I set out to walk my domain. The shop was small of course, but the shelves formed a labyrinth that gave the illusion of more territory than was really there. My friend Nate had taken a look at the floor plan and observed admiringly that it maximized surface area much like an intestine. Coming from Nate, that was awfully sweet.
I'd just stopped to look at the occult section when I heard a knock on the front door. Nate's skinny frame was bundled in a massive winter jacket with an extra-long Tom Baker scarf wrapped several times around his neck. Behind him, Em and Belle grinned and waved. Belle was skinny like Nate, but short and bouncy, wearing a little denim jacket and a flimsy skirt that didn't look like much protection from the wind and rain. Her girlfriend Em was more my build, stocky and thick, and dressed more practically for the weather in jeans and a fleece sweater. Her mass of dark hair hung thick down her back, barely contained by a single clip. She held up a bag from the sandwich shop around the corner, an Italian deli that we'd eaten at a few times. She knows I love their roasted red pepper and fresh mozz, but I usually go with the cheaper option of Chinese takeout.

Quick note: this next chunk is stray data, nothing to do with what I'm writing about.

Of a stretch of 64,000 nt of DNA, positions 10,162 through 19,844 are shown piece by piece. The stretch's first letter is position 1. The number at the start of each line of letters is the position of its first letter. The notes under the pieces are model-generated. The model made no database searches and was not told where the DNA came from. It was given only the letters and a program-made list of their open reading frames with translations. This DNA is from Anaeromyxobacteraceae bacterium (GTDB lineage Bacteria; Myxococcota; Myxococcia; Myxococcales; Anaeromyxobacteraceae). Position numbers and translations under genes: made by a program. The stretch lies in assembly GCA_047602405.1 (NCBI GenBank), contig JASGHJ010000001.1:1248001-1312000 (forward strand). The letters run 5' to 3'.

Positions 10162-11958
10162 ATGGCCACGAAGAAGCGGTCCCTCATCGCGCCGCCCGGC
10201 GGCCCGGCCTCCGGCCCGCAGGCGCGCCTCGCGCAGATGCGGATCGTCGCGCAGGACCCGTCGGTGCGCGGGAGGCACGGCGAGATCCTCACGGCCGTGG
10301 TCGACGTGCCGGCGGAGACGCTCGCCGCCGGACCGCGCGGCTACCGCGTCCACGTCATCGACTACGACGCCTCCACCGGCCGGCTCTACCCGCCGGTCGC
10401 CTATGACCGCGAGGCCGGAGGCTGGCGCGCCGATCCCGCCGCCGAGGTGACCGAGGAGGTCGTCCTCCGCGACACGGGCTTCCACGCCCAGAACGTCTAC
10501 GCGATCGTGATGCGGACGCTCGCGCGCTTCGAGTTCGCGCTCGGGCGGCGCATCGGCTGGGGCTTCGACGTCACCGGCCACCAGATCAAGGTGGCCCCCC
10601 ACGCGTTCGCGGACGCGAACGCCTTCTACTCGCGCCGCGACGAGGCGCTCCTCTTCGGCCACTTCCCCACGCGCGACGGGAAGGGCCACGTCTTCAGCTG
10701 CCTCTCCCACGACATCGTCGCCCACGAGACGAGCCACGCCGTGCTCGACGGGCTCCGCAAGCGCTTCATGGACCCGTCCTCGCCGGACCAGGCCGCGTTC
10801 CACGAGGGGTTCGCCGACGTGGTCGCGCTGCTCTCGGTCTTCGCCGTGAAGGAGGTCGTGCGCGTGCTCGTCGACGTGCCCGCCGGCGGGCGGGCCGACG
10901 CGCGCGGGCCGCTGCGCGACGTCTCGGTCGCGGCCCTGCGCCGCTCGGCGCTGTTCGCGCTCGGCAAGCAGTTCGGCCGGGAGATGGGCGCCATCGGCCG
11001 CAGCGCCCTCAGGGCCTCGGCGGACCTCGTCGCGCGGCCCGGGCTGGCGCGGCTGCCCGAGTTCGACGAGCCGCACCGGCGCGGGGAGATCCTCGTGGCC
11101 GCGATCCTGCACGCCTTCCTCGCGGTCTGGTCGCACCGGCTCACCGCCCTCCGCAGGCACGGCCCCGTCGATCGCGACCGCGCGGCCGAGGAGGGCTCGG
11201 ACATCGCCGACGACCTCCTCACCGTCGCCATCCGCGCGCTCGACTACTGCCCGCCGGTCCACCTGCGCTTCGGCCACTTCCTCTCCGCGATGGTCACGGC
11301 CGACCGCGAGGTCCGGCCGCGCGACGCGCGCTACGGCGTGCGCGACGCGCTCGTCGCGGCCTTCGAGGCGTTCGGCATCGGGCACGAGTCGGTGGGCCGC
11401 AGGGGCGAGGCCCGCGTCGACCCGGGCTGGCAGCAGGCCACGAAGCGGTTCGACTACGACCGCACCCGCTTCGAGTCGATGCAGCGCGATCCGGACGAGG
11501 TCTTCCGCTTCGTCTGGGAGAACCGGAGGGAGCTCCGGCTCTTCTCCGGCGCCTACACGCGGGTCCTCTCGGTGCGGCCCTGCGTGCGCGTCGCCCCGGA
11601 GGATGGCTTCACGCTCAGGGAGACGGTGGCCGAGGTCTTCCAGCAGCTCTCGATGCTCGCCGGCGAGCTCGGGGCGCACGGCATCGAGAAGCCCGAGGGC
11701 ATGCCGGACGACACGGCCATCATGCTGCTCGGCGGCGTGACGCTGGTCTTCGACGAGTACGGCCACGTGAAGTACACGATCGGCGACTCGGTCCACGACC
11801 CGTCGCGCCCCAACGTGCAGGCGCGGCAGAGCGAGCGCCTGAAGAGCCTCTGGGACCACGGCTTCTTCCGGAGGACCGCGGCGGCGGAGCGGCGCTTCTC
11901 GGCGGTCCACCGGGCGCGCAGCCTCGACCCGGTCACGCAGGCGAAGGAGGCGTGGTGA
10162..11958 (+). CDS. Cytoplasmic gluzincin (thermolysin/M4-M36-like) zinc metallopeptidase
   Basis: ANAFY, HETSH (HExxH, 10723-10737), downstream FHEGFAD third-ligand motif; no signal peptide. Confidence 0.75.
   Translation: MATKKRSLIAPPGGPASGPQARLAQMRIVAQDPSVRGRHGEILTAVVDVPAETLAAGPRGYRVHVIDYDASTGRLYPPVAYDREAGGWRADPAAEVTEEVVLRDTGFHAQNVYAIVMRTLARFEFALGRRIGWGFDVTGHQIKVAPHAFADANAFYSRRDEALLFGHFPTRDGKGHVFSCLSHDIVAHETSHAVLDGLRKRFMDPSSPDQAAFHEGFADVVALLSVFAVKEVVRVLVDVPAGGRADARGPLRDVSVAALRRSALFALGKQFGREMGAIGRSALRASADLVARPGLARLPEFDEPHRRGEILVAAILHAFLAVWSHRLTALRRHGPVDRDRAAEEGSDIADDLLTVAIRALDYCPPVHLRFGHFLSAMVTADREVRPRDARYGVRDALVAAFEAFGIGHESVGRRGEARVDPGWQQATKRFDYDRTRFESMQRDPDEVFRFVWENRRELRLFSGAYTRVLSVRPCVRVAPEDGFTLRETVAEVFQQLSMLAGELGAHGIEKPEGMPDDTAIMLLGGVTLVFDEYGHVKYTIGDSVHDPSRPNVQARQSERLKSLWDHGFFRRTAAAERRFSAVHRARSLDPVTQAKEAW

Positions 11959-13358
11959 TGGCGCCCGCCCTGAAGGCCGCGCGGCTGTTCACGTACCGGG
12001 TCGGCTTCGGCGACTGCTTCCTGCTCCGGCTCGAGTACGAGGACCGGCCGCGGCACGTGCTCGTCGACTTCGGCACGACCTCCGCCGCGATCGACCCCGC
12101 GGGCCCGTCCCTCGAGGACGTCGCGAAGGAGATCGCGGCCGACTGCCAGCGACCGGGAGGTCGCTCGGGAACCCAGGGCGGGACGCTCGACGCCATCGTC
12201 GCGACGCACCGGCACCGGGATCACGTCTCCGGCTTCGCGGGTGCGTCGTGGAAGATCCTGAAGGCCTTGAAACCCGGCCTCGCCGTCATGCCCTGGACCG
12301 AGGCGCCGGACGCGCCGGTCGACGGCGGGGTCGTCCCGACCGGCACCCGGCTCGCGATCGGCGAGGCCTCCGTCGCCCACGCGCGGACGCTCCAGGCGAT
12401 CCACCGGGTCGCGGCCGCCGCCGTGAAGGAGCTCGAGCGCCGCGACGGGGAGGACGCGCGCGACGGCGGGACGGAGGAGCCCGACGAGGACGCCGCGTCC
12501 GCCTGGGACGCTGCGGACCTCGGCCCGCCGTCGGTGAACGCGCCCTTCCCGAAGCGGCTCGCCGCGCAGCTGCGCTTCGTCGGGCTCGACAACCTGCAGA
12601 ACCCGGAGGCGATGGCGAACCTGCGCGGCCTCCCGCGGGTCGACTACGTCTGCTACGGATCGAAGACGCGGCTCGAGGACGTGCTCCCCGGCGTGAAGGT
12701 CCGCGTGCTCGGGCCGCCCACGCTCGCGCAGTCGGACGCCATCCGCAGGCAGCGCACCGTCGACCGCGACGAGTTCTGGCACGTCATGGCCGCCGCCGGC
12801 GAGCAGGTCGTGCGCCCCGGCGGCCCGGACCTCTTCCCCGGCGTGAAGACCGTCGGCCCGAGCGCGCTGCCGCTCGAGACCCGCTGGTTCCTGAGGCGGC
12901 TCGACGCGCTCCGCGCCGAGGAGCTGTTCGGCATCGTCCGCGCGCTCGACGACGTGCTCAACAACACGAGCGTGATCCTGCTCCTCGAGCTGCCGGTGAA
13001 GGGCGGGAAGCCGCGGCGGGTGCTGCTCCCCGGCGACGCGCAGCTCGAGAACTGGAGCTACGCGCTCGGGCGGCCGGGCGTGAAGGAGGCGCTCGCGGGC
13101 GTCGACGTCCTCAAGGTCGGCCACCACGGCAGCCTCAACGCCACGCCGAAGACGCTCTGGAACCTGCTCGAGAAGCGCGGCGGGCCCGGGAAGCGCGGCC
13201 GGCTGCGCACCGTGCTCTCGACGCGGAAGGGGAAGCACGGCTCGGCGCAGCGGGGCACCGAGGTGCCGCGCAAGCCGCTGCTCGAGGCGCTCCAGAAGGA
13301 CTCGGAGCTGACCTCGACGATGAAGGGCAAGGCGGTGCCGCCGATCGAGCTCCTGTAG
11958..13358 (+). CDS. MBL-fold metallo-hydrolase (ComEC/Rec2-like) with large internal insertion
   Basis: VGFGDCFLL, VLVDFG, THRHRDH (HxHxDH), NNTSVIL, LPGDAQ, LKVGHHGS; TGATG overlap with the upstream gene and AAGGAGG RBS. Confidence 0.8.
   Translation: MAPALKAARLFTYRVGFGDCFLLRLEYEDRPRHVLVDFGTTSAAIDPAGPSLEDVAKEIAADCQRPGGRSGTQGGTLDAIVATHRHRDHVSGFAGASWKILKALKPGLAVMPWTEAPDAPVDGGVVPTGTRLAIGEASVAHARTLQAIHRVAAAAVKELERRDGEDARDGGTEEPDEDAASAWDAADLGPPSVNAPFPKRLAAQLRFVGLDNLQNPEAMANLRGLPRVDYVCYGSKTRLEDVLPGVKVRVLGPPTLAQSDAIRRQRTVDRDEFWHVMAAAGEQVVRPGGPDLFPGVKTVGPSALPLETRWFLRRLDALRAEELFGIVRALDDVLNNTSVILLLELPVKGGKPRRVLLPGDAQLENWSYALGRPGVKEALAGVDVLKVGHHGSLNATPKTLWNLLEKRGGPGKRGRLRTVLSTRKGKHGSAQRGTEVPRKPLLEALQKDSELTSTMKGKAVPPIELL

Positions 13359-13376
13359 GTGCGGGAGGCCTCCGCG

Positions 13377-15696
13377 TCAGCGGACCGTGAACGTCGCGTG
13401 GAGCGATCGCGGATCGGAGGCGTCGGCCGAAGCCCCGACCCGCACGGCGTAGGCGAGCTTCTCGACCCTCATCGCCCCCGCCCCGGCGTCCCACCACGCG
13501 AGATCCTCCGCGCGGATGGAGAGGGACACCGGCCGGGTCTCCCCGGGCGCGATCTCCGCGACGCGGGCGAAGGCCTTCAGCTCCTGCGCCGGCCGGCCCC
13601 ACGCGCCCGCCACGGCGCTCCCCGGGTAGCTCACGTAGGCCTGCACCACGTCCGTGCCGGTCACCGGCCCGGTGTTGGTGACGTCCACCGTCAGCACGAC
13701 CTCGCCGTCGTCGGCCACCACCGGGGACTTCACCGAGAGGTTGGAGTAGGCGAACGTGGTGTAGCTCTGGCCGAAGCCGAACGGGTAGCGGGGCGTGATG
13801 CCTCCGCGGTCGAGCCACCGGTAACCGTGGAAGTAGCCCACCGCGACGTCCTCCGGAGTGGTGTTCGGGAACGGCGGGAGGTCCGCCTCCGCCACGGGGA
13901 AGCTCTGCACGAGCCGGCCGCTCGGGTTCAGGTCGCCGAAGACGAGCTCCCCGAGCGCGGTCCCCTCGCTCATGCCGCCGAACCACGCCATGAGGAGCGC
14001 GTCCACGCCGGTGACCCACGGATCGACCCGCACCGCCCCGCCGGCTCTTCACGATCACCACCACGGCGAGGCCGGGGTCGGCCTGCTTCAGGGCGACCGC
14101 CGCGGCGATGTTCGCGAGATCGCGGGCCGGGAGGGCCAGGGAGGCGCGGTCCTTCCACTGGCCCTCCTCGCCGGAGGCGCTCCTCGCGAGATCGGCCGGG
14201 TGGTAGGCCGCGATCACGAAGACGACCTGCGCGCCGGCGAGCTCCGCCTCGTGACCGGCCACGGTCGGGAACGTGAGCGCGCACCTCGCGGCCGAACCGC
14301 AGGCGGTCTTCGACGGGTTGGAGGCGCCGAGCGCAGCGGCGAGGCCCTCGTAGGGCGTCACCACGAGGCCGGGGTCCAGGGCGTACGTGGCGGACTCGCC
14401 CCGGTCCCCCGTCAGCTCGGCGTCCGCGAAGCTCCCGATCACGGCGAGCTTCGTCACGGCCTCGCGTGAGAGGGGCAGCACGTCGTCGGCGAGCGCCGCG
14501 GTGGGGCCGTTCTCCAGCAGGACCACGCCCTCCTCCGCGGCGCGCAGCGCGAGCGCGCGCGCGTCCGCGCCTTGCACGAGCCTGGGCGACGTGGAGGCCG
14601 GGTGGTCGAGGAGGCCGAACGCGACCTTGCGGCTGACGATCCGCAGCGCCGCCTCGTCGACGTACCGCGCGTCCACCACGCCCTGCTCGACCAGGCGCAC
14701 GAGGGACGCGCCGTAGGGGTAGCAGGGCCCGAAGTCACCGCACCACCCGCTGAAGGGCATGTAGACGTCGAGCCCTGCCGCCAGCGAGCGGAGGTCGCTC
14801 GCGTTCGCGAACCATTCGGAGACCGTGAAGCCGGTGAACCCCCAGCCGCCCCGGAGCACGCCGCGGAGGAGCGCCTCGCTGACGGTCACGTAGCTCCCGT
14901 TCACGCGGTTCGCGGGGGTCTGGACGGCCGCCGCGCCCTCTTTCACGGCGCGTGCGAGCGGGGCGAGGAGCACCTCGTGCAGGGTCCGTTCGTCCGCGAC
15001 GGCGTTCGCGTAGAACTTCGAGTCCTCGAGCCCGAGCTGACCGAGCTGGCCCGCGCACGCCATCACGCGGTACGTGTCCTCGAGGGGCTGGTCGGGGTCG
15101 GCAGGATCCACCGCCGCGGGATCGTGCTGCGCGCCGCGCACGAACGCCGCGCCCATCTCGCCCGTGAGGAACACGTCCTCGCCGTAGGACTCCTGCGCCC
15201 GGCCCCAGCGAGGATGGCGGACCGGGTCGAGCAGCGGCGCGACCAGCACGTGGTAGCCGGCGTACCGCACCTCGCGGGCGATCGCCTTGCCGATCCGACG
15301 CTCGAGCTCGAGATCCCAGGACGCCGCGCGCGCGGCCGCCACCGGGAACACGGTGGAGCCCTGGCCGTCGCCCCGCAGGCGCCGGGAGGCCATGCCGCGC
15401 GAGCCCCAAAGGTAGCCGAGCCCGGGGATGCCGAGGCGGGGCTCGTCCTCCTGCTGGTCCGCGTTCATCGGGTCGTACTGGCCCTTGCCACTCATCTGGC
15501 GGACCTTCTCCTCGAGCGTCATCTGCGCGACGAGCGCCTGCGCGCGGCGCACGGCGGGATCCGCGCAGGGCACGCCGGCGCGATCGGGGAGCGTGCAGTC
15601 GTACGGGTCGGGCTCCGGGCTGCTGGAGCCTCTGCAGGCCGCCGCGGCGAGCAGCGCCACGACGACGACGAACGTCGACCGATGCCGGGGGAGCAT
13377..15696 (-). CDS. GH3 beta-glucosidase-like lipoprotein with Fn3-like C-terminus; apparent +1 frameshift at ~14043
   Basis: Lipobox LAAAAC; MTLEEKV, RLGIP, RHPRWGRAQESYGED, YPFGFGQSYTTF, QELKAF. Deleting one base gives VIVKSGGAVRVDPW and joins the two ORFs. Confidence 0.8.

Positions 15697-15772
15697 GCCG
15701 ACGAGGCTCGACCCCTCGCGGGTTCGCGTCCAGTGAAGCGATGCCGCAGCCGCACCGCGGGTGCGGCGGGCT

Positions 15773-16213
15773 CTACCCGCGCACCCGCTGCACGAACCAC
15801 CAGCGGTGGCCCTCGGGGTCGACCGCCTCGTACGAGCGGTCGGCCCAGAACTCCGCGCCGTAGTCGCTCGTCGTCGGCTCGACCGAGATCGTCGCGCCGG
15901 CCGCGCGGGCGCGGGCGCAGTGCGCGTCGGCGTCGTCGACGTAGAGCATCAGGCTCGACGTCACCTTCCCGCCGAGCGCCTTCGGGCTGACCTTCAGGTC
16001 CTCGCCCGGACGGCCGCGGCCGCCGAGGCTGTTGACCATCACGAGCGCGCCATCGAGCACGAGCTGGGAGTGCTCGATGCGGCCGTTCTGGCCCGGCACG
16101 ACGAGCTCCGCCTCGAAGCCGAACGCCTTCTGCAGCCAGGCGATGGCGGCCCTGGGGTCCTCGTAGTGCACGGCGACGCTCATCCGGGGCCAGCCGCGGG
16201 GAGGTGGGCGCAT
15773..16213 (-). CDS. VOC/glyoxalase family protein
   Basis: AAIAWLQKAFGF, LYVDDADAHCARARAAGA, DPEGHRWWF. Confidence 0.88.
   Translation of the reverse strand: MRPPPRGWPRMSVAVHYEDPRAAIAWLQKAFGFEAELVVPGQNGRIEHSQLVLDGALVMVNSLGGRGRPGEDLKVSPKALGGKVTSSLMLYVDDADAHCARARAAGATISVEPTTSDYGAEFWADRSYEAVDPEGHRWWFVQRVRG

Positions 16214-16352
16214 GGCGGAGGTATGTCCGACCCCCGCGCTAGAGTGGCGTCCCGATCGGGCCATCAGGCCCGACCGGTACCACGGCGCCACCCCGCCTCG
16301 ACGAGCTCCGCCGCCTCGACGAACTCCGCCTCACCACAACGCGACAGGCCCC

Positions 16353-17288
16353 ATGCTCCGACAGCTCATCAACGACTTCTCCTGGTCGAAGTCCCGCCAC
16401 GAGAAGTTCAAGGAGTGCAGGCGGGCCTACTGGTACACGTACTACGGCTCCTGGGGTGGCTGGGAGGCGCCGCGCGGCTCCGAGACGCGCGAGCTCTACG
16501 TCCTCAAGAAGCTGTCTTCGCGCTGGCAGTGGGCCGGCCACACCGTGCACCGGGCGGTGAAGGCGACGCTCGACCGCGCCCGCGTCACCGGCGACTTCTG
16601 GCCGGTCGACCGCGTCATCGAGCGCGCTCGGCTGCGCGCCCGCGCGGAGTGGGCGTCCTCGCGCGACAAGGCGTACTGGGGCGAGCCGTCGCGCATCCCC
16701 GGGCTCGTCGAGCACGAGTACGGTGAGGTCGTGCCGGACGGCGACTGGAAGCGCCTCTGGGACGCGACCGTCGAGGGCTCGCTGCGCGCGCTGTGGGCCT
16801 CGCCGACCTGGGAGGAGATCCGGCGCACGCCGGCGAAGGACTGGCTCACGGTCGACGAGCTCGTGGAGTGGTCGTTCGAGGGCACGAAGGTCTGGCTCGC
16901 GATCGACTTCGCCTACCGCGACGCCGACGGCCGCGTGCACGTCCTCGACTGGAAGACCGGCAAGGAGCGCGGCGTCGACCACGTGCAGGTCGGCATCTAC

I unlocked the door and let them in, and they hugged me in turn, ignoring my protests that lunch was supposed to be on me.
"We were early, we were hungry. Besides, you can pick up the tab when this place starts making the big money." Em laid out napkins and sandwiches and Nate produced a bag of Doritos from his backpack.
Belle was already off wandering through the aisles, and it took the sound of us eating to lure her back to the counter. She came back with a book in each hand.
"I'm gonna be your first sale ever! What do you guys think? Clark Ashton Smith or HP Lovecraft?
"Lovecraft!" Nate and Em proclaimed simultaneously.